Overcoming failure, Jordan's Wheels Express founder launches logistics startup in Dubai

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When we last caught up with Ibrahim Manna, he was just closing down his delivery startup, Wheels Express, one of Jordan’s early successes.

At the time, the story seemed like a cautionary tale for those navigating the treacherous waters of angel investment. Manna had scaled Wheels into a successful local delivery service, with a loyal base of customers happily ordering groceries to their homes and sending clothes out for laundry.

In early 2012, after running the company for almost three years, Manna decided that he needed to prove to investors that he could reach new markets. Most startups scale aggressively only after they’ve secured a round of funding, but Wheels had little choice. “All of the investors I met with wanted to see us operate in either Saudi or the UAE,” says Manna.

Once he hired the team and opened the offices to scale, however, margins took a hit, and his investors- Imad Malhas of Irisguard and Karim Kawar, the former Jordanian ambassador to the U.S., as well as Oasis500, decided not to enter the next round. Wheels quickly ran out of cash given the cost of expansion, and never reached the Saudi market.

At the time, getting over failure was tough, says Manna, but Malhas encouraged him to pick himself back up and get on to the next thing.

That next thing is now an ambitious bid to tackle logistics in one of the region’s trickier markets: Saudi Arabia.

Starting a new venture

This May, Manna launched Ship & Collect in Dubai, a service that will focus on last mile delivery, promising e-commerce companies better return rates than its giant competitors Aramex, FedEx, and DHL.

To do so, Ship & Collect will focus on quality control, says Manna. He’s realistic about the sacrifices that reaching for perfection will entail. “We will focus more on quality than quantity,” he says. “ Our shipping prices will be higher than Aramex, for example, but our return rates will be lower.”

Ship & Collect’s prices for warehousing and fulfillment, however, will be cheaper, he says. For now, the startup is focusing exclusively on solutions for e-commerce companies, following the sector’s boom in the region. “E-commerce companies are growing faster than any other companies out there,” says Manna. “There's a revolution going on, we can feel it.”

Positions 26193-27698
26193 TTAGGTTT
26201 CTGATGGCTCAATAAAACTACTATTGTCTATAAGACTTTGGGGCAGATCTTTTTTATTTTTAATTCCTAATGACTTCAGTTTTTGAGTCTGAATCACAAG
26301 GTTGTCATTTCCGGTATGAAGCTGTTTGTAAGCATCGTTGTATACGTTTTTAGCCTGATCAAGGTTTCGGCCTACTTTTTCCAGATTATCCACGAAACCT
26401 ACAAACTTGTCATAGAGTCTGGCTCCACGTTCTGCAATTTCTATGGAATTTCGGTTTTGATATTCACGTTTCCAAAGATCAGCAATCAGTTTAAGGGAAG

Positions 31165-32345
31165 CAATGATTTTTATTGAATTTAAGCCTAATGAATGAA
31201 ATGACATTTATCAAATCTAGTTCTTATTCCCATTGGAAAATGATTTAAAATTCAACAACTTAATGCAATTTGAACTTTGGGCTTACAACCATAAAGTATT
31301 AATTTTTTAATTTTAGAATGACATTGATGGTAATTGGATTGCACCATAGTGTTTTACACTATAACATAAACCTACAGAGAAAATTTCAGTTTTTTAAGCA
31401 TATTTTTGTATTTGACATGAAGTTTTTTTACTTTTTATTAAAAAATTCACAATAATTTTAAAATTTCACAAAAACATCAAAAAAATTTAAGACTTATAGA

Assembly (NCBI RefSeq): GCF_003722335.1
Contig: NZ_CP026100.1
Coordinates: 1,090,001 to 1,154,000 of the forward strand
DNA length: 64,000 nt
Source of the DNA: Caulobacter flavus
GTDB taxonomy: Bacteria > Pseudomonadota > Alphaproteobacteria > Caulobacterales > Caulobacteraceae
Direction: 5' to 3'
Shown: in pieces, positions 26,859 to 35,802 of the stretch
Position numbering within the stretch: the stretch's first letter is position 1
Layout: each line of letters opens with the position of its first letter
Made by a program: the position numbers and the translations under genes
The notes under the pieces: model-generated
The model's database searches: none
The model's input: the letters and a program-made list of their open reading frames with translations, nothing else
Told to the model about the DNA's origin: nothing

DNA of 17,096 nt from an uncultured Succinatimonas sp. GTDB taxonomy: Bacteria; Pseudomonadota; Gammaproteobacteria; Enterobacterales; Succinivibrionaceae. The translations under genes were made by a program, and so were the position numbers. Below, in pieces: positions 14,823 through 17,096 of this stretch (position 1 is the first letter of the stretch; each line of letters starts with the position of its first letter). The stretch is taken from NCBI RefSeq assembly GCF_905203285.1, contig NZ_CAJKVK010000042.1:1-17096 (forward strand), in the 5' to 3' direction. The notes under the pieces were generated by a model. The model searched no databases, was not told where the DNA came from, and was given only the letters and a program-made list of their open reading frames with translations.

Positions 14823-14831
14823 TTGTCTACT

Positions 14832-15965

It’s a tricky niche; most e-commerce companies have begun managing their own last mile delivery in order to shave down shipping times beyond what couriers offer. Especially in Saudi Arabia, rumors abound of warehousing deals gone awry and unreliable local partners. If Ship & Collect can secure the right partners and guarantee a dependable solution in the Kingdom, it will undoubtedly have a market.

“We’ll guarantee three attempts to set a delivery time over the phone, and two attempts to deliver a package on the ground,” says Manna. If fulfillment and shipping are consistent, higher prices might be worth it for e-commerce companies, especially those that don’t store inventory in Saudi and want to avoid paying import duties on returned packages.

By generating a database that integrates with a variety of e-commerce sites, Manna also hopes to make ordering easier for customers, so that they won’t have to re-explain their address when ordering from different vendors.

The idea is a much bigger, broader concept than Wheels Express, with the potential to further open the Saudi market to the region. To make it work this time, Manna is sticking to a lean approach. “I'm trying to start small, to adopt the lessons I've learned, and to have a better understanding with my partners about what to expect,” he says.

With a new team of only five, he hopes to work closely with his investors, Omar Tahboub, VP of Product at Bayt.com, and Omar Shami, owner of Jordan’s Shami Eye Center, so that he doesn’t “go wild when it comes to spending money,” he says. “We’re trying to reserve our capital.”

When asked how investors view his previous struggles, Manna says they’re viewed as an advantage. “Since Wheels Express closed, I wore this failure as a badge of honor, and I acted the same, because I gained a lot of experience and exposure,” he says. “They see this as an added value; an experienced entrepreneur is better than having someone fresh.”

He’s not the only one hoping that a “failed” entrepreneur can now make it big.

Finding the right market fit

Before launching Ship & Collect, Manna worked for six months at Jeeran, one of Jordan’s most seasoned startups, which has been running for over 13 years, now helmed by Omar Koudsi after the departure of his co-founder Laith Zraikat in early 2012.

In 2010, the startup pivoted from being a user-generated content portal to offering local place recommendations and listings. Last September, it brought Manna on board to build out a new food ordering platform, in hopes of monetizing its popular user searches for restaurants.

Yet, after the Jeeran team took the new platform live in February, they realized that it could compromise their focus, says founder Koudsi. There weren’t any flaws with Manna’s vision, he says. “We had a good response, but then we realized how much we would have to do to really succeed at it, and we thought it would come at the expense of building our core business.”

Now, Jeeran hopes to continue focusing on its content and eventually to partner with existing giants in the food ordering segment, like Yemeksepeti’s FoodOnClick or Rocket Internet’s HelloFood.

As for Manna’s future with Ship & Collect, “I think he definitely has a shot,” says Koudsi. “I think he's going after a big challenge; everyone is complaining about the last mile. I think if he has the right amount of focus and the right amount of patience, he could make it. It's the right amount of crazy to go after.”

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